Re: question re: removing all traces of Windows ME OS
> It seem to me that "as much as possible" is the operative phrase here.
> I've been using linux for over five years, debian for the last four, but
> I still retain a minimal windows install.
> First, because some commercial entities I (and maybe you) deal with will
> not provide 'standards based' access. A case in point is my ISP, which
> (in my mind) provides superior service, but also provided a CD that
> required windows to set up the service. Once I was registered with the
> ISP, I could access it from linux. Another is my bank, which, although
> windows centric, provides services that I _will not_ do without.
> The second reason is hardware support. This may not be relevant to your
> laptop, but what will you plug into it? Debian, with discover,
> read-edid, udev, hal and related software is much better at providing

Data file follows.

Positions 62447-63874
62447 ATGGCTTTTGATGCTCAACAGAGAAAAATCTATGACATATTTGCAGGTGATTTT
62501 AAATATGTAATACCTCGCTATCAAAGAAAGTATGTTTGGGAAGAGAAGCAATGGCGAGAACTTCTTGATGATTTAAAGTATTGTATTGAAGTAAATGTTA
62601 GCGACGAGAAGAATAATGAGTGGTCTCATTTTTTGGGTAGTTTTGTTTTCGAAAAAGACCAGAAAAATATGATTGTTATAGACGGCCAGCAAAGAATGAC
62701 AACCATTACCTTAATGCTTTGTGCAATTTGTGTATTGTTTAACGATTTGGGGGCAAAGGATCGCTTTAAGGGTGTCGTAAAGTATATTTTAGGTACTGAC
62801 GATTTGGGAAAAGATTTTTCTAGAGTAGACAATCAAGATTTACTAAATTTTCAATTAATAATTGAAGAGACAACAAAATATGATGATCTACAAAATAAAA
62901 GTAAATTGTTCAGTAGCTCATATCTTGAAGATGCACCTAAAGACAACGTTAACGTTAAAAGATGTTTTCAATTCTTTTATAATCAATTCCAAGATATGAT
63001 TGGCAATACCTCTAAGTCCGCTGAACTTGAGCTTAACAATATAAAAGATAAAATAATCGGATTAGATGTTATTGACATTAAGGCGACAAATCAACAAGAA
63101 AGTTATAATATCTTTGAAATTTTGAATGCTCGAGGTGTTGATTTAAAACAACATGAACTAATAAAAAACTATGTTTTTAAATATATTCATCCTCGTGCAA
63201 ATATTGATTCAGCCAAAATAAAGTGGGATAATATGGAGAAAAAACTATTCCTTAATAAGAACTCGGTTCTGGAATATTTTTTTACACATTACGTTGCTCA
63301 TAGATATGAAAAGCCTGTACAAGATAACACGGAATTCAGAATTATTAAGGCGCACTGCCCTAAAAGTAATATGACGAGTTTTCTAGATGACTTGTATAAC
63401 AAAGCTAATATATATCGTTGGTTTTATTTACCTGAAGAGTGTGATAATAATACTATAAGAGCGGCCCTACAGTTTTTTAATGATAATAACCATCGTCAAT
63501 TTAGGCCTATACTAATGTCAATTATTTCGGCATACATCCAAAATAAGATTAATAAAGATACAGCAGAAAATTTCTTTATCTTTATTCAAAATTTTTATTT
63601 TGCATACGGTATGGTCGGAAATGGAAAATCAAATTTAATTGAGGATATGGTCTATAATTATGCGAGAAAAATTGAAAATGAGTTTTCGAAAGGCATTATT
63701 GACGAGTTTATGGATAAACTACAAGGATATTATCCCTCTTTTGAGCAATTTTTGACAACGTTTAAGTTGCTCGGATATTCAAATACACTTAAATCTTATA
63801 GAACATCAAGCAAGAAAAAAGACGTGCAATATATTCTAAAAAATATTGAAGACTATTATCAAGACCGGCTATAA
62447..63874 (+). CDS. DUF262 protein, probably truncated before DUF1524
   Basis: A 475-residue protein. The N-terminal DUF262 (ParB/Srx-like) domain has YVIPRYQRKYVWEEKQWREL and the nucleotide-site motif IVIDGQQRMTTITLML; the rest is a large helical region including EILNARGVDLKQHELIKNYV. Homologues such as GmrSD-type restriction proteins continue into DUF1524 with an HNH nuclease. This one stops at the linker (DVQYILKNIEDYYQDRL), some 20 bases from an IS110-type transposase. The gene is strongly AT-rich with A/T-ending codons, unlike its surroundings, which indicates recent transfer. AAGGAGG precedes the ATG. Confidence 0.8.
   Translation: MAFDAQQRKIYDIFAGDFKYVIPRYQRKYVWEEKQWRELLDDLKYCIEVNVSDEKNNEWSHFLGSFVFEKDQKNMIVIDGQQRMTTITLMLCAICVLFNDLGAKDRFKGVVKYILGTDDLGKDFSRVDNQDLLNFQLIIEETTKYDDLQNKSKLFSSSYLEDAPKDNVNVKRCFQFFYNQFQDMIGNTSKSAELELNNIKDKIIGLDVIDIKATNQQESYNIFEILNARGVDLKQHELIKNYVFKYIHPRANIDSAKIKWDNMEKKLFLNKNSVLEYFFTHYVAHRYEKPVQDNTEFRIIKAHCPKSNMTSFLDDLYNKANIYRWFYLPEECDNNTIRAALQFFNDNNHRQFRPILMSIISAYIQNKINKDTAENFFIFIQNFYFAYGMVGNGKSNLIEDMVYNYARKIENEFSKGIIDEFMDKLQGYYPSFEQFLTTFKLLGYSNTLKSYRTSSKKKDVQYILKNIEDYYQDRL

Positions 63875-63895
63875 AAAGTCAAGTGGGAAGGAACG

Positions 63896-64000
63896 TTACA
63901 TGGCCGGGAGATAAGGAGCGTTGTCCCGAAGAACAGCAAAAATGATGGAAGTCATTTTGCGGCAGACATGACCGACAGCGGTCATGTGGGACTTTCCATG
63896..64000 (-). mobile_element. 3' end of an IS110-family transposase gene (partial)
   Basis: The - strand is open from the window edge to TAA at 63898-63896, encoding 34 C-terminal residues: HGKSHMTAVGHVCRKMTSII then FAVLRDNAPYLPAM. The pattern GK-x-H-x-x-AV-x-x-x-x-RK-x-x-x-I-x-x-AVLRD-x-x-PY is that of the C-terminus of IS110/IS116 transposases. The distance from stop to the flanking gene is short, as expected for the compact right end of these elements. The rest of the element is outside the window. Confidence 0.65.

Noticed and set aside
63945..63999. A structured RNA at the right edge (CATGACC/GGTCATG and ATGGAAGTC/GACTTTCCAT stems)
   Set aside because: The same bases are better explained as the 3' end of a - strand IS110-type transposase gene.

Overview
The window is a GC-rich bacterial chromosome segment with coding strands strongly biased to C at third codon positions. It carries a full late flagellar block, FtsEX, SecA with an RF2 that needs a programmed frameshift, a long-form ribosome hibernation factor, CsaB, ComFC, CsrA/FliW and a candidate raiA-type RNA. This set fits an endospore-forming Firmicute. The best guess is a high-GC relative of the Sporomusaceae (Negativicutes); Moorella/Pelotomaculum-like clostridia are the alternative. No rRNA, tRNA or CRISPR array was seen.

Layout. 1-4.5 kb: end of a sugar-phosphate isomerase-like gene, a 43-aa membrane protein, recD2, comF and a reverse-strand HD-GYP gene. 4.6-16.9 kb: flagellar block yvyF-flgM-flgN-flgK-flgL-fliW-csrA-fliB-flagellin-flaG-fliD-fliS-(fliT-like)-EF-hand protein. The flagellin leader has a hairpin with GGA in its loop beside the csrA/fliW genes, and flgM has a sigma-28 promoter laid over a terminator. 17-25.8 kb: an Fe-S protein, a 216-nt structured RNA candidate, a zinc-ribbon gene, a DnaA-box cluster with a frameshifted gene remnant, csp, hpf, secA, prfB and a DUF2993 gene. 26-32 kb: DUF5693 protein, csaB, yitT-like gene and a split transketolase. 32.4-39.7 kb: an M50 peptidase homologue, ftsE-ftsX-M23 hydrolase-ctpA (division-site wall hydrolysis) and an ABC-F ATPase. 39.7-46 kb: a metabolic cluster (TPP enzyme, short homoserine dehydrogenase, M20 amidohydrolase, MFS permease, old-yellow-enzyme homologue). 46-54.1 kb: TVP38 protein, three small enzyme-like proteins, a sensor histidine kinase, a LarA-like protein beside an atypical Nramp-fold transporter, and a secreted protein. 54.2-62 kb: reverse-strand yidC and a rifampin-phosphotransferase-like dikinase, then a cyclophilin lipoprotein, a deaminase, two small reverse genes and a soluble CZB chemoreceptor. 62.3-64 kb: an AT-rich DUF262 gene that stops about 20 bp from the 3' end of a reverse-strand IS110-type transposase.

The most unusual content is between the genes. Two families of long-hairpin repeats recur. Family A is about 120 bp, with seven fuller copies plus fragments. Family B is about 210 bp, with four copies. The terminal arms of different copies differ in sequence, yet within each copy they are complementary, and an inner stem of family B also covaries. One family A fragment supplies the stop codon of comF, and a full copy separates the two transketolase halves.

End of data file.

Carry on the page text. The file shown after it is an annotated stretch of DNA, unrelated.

> out of the box hardware support these days. Still, the fact is that
> hardware manufacturers build with windows in mind. Sometimes simply
> being able to boot to windows and install the windows drivers will
> provide you with the info you need to make the hardware work under
> So, with the above two points in mind, I would recommend that you
> repartition your hard disk with as little as you can applied to windows
> with basic internet access in mind (4 gig should be enough, I would
> think), reinstall a minimal ME, and then install debian sarge.
> A basic rule of life is never burn bridges behind you. Retreat is often
> a tactical necessity.
This is true but it is rather annoying to have to re-boot into windows
to do simple things like banking or dial into your office. My
solution to the same problem is to utilize Win4Lin (commercial but it
saves me time). It allows me to do the minimal things I need to do
for work and banking quite easily. Also allows me to run Rhapsody
music service. Even supports my VPN client (nortel) and PC Anywhere.
I would suggest having a look at that.